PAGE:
The NHL’s League Competition outside the trapezoid. Going into the
Committee has decided to take a break corner fast and hard is a recipe for get-
from devising strategies to increase scor- ting banged-up at best and getting a
ing and is instead pondering ways to season-ending injury at worst. In return
reduce injuries. With a recent rash of play- for the increased injury risk, the amount
ers going into the end boards (an epidem- of offense has not appreciably increased.
ic of high ankle sprains, Mike Van Ryn and In fact, teams with excellent stick-han-
Patrice Bergeron’s concussions, and most dling goaltenders have probably seen
recently, Andy McDonald’s broken leg), their offense decrease as a result.
the NHL is attempting to reduce contact The Dallas Stars used to be renowned
in the corners. for playing a neutral-zone trap that forced
Flash back to the lockout a few years ago. their opponents to dump the puck and
In an effort to increase scoring, the goalten- chase, because they always attempted to
der’s trapezoid was created. This trapezoid, have good stick-handling goaltenders. Ed
extending from the goal line behind the Belfour, a very mobile goaltender, gave
goal to the end boards, designated the area way to Marty Turco, who is one of the best
in which goalies could play the puck. If stick-handlers of all time. Since Turco and
the goaltender played the puck anywhere Belfour were already deep in the Dallas
behind the goal line outside this zone zone, standing in the crease, they were
(which in practicality means the corners), easily able to intercept any dump-in that
he would be assessed a minor penalty. went behind the goal line. A quick break-
The reasoning behind this change was out pass let the Stars’ offense get on its
that restricting the goaltender’s mobility way, made more dangerous because the
would allow the other team’s forwards to opponent’s forwards would be well up
dump the puck into the offensive zone toward the Dallas zone and unable to
and chase it more effectively. If the offense backcheck easily.
gets the puck back on the dump-in, it Good stick-handlers are usually a lot MCT
could create more chances. more fun to watch; it’s entertaining to A slew of serious injuries this season involving vicious hits against the boards, like this one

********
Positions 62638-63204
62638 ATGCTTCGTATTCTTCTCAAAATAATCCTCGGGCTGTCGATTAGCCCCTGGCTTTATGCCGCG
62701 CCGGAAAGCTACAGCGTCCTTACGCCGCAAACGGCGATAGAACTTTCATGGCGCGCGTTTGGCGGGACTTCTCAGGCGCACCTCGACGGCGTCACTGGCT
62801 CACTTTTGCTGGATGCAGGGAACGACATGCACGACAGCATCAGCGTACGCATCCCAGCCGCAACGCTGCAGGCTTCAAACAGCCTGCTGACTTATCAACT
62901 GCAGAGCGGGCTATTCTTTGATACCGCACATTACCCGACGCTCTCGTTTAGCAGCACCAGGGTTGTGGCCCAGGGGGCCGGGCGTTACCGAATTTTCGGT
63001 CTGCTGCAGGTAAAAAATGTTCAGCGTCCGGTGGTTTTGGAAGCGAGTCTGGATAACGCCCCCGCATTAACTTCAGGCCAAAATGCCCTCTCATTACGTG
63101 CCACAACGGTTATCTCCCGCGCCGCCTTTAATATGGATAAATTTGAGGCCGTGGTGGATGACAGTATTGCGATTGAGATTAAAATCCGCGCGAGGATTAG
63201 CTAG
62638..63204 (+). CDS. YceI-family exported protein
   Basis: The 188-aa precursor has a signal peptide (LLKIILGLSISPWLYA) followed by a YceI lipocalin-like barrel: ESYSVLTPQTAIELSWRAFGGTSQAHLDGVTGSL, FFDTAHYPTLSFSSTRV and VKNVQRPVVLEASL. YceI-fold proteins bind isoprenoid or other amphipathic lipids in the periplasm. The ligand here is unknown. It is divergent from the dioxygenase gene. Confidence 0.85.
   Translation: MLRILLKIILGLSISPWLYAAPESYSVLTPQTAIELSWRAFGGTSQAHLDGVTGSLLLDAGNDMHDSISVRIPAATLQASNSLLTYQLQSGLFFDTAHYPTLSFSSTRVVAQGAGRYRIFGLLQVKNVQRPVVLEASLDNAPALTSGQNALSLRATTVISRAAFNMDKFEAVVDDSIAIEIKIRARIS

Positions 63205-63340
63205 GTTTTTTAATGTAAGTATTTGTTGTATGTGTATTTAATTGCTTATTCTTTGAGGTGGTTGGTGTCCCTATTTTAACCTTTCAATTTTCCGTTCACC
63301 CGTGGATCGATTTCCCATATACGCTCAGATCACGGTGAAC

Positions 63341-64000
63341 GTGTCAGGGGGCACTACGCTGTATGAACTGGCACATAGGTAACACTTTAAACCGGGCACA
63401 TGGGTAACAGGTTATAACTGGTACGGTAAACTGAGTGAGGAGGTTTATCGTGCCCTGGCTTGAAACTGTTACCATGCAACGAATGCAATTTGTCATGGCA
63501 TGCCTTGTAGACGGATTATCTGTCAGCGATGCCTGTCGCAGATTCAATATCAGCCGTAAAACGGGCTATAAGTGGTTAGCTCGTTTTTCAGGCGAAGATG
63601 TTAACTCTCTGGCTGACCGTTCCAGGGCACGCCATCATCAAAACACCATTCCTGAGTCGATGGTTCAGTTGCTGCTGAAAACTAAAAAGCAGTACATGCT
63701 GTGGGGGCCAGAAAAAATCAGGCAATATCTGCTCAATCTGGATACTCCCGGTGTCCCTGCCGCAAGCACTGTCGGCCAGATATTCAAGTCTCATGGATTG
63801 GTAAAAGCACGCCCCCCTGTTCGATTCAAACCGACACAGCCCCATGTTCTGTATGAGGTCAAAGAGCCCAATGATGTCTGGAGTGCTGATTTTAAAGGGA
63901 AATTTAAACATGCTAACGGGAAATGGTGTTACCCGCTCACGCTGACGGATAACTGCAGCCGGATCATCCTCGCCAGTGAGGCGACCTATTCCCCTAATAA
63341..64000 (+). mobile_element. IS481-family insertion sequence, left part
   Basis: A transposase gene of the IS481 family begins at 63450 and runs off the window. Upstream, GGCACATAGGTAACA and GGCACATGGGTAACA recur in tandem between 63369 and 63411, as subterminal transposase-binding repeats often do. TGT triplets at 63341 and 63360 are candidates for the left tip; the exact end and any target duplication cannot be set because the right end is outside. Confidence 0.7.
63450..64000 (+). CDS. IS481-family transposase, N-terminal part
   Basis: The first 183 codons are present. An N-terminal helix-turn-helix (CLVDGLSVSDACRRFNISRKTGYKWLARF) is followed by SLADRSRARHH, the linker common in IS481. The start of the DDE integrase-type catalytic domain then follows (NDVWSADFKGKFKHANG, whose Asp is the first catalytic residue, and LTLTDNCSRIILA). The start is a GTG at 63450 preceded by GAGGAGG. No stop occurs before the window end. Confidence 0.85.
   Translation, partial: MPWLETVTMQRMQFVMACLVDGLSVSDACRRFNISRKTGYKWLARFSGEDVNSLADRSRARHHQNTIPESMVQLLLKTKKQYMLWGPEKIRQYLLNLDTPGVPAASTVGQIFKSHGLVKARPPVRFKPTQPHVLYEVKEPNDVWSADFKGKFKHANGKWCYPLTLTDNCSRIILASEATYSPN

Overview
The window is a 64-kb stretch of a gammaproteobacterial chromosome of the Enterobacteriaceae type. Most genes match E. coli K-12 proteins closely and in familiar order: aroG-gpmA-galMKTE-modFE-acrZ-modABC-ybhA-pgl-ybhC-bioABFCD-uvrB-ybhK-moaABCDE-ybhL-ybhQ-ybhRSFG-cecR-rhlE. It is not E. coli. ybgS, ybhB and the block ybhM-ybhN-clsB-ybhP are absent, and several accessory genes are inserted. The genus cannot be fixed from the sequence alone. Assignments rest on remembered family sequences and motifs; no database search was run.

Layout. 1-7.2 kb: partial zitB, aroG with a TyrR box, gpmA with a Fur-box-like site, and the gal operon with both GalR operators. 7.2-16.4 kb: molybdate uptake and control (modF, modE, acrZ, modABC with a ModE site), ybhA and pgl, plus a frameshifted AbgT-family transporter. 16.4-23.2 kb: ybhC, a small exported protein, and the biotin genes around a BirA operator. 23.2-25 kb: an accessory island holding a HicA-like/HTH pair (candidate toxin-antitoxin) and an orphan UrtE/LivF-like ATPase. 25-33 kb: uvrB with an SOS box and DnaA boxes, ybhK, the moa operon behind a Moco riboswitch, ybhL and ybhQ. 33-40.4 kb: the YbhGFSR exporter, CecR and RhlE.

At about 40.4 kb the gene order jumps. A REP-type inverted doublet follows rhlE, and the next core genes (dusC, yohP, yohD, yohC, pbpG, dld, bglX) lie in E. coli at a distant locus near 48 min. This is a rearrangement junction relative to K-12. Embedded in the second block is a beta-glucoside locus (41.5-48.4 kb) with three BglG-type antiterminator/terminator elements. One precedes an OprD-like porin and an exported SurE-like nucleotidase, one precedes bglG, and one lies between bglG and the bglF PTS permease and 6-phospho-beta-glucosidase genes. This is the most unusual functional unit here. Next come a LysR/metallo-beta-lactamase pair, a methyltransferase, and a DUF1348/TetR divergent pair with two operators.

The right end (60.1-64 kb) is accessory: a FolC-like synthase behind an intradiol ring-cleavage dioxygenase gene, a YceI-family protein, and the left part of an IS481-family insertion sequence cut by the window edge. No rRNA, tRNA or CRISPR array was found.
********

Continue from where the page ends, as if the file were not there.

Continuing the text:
Before the trapezoid, excellent stick- see Turco try to skate with the puck. between Vancouver defensemen Aaron Miller and Washington forward Chris Clark, has led
handling goaltenders like Martin Brodeur Butterfly goalies like Henrik Lundqvist some to consider changing the rules to better protect players.
and Marty Turco had a sizable advantage and Carey Price make great saves and
over their stone-handed brethren. When are probably more useful under the Letting goalies roam free would likely The possible entertainment value of
other teams attempted to dump the puck current rules, but they can be boring. make everything a lot more exciting on watching goalies attempt to play the puck,
in, they would leave the crease, retrieve Removing the trapezoid would increase dump-and-chases, and mistakes could be in addition to the decreased injury risk,
the puck and start their own offense on the utility of less-traditional goalten- amplified. Think about it: Jose Theodore both offer reasonable arguments in favor
the attack with a crisp breakout pass, ders by emphasizing another element leaves his crease to play the puck, but flubs of the elimination of the trapezoid. Goal-
essentially allowing the goaltender to act of their skill set. It would reward good it completely in the traditional Theodore scoring would probably even out, since
as a third defenseman at times. stick-handlers like Mike Smith and Turco style. With an empty net and the puck the trapezoid hasn’t exactly been doing a
Since the establishment of the trap- and penalize awful stick-handlers like loose, the odds of someone like Vincent lot to help hockey games achieve the high
ezoid, the goaltender’s maneuverabil- Cristobal Huet and Tim Thomas. Lecavalier burying it are high. scores it was intended to stimulate.

Wilfert aims to cap off breakout After 18th-place finish at 2007 Nationals,
2008 this weekend at NCAAs Faller to compete against nation’s best again
MEN’S CROSS COUNTRY NESCACs two weeks ago, he an off day. I would say apart
continued from page 12 came in third, missing out on from Kosgei, I think Jesse can
ning on your team ... I think the runner-up position by just run with all of them.
the big reason we finished a one second. When the team “Anything can happen at
ways back from last year was needed a strong showing at Nationals,” he continued. “And
this varsity seven — not any Regionals, Faller delivered, by being 18th one year, that’s
one person individually — but placing second out of 331 par- no guarantee that you’re going
this varsity seven as a whole ticipants. to be there again, but at the
just has a ways to go before This string of clutch perfor- same time, there’s no reason
we’re back at that level. mances goes back to last year you can’t jump fifteen places.
“That happens from time during Faller’s sophomore sea- On top of that, he’s been run-
to time; the sport is very son. Late in the 2007 campaign, ning so well week to week —
cyclical,” he continued. “You he truly emerged as one of consistent but improving week
have your up years and your the conference’s elite, finish- to week.”
rebuilding years, and this was ing 12th at NESCACs. He also While Faller has never seen